Joe Manchin is hoping there’s never a bad time to promote Joe Manchin

Forget holding up his party’s major policy agenda. The guy’s apparently got a book to sell!

US Senator Joe Manchin, D-WV, reacts during a press conference as he talks about his position on US ...

West Virginia Sen. Joe Manchin is a busy guy these days. The ostensible Democrat has got protesters to ignore, protesters to run over with his fancy supercar, other protesters to ignore but this time from the deck of his yacht, plus his own party’s signature domestic agenda thingy to derail.

Yes, Manchin sits at the center of a veritable whirlwind of political posturing and power-playing — the sort of all-consuming time-suck that would humble a lesser person, but which seems to just be the appetizing dish for the senator’s apparent main course: selling the public (and specifically, the book-reading part of the public) on how great and important he, Joe Manchin, really is.

According to Mother Jones’s David Corn, Manchin has peppered the past few weeks of intense jockeying (read: sabotaging) over the just-passed $1 trillion infrastructure bill and the still-in-limbo “Build Back Better” plan championed by President Biden with multiple conversations with a suite of advisers and agents about ... how best to land himself a book deal. Per Corn:

The project has reached the stage of a book proposal being drafted. Manchin has discussed whether the best time to present a proposal to publishers would be during the ongoing drama over the Build Back Better legislation or after a final deal is reached.

Hmmmmmm. Makes you think, doesn’t it? Specifically, makes you think whether Manchin — who has a net worth somewhere in the $4 to $12 million range — has his priorities straight. Or, perhaps more accurately: It makes you think whether we, the general public, are expecting a little too much from someone who has acutely shown a total disinterest in actually representing his constituency. Consider, if you will, the likelihood that a Manchin book deal could net the already wealthy senator hundreds of thousands — if not millions — more in income. Fellow Democratic Sen. Elizabeth Warren (Mass.), for instance, raked in a $625,000 book advance from Henry Holt and Company in 2015, on top of a $1.15 million payment from publisher Harper Collins in 2014, and more than half a million the year before that. Sen. Bernie Sanders similarly earned almost $900,000 in 2016 from book royalties. Clearly, the nexus of “senator” and “author” can a lucrative one.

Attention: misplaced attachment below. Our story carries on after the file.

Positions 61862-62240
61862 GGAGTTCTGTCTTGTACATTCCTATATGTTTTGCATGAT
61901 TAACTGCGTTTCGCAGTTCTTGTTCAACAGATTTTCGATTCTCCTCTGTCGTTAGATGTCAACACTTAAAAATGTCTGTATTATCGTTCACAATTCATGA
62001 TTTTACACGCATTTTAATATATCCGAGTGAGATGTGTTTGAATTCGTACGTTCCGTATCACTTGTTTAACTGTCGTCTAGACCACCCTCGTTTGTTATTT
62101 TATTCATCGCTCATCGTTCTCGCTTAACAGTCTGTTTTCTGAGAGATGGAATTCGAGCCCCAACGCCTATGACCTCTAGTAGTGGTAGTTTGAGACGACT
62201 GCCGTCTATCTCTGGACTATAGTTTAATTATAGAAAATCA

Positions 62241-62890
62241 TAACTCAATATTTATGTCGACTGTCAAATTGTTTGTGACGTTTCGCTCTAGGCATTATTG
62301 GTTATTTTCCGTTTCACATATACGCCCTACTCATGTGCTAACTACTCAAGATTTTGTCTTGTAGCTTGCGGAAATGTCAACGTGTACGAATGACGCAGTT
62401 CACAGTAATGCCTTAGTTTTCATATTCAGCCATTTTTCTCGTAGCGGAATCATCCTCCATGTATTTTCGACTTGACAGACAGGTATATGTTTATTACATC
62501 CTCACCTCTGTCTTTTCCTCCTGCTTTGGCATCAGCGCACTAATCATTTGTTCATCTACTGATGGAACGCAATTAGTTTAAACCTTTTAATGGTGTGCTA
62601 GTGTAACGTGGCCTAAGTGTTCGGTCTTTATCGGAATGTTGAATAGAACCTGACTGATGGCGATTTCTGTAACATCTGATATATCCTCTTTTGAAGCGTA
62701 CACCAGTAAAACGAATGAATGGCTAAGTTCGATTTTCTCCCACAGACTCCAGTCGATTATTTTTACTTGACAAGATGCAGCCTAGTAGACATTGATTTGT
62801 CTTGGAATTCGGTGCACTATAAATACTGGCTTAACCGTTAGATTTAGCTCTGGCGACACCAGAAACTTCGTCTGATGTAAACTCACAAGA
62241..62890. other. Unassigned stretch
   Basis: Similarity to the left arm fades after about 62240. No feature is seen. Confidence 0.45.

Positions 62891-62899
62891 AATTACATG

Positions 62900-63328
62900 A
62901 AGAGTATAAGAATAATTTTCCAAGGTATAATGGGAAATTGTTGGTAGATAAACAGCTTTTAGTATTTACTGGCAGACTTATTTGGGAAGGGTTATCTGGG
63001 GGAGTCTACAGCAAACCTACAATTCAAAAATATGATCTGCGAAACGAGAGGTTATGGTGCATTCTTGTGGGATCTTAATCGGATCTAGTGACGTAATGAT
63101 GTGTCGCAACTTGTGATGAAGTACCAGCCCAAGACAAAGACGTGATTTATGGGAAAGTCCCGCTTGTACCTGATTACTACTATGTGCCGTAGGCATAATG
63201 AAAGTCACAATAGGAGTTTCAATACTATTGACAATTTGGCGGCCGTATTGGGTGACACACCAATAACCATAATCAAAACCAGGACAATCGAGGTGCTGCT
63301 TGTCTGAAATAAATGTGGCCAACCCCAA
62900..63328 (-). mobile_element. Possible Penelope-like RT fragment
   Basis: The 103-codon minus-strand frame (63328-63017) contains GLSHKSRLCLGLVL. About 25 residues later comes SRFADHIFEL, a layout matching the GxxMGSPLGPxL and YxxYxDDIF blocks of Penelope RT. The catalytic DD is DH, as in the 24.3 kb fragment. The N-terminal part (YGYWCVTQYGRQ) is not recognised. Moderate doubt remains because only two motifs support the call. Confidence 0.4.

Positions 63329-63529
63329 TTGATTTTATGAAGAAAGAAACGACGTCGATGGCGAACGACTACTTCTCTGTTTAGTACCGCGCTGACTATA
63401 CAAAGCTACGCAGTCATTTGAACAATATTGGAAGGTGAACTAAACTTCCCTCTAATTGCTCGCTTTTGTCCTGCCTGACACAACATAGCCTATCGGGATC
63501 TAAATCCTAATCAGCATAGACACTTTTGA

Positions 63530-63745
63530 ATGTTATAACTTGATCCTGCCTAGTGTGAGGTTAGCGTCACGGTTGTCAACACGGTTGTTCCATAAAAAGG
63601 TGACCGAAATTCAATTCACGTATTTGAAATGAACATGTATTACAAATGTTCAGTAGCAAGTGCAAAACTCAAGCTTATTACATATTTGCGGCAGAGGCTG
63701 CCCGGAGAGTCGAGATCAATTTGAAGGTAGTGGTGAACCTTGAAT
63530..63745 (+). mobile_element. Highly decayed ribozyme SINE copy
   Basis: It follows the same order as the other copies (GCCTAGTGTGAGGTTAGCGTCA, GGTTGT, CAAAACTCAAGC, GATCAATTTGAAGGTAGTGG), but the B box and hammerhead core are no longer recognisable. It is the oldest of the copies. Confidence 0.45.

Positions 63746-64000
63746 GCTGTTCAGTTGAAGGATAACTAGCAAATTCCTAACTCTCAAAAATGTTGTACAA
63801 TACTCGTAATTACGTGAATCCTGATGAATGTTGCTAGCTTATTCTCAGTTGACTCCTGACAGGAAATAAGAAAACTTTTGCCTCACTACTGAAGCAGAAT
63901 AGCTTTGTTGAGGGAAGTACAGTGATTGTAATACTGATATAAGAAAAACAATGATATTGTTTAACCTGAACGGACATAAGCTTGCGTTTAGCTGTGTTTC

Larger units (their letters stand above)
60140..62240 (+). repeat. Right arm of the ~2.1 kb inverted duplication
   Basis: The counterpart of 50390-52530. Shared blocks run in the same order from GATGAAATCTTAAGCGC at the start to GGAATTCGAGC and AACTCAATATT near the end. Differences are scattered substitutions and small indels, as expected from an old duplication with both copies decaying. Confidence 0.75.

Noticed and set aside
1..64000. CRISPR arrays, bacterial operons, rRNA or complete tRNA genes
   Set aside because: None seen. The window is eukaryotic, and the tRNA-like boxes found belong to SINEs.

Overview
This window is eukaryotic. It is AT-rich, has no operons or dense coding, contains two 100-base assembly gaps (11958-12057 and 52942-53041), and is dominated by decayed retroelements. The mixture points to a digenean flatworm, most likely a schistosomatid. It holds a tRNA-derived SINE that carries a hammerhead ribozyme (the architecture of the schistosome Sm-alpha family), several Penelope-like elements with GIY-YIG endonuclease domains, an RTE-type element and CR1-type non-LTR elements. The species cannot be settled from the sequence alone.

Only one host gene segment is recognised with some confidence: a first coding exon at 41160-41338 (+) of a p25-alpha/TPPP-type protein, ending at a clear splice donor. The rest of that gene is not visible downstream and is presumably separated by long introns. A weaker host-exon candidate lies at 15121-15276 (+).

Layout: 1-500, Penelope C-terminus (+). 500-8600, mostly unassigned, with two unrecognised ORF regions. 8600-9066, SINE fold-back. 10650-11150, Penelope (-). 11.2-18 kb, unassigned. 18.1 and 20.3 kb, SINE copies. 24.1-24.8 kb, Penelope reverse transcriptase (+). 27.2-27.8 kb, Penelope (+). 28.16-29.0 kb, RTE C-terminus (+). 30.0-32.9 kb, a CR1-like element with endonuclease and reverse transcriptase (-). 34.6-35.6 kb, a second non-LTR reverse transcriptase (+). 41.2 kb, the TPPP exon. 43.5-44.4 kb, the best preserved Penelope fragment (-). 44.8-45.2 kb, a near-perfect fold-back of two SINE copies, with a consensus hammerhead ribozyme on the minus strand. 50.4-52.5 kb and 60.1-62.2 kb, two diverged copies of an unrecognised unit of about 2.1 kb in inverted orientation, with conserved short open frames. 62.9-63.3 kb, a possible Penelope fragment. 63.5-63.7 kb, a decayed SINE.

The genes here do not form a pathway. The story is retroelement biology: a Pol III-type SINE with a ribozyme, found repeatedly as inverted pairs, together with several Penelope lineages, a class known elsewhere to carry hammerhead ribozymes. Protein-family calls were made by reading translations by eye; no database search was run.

Frequently, politicians turn to publishing to help raise their national profile ahead of, or even in the midst of, a run toward higher office. Sometimes, however, writing a book can just be a way to make some easy cash for someone who has shown that while the buck may not stop with him, he’s more than willing to stop for a quick buck.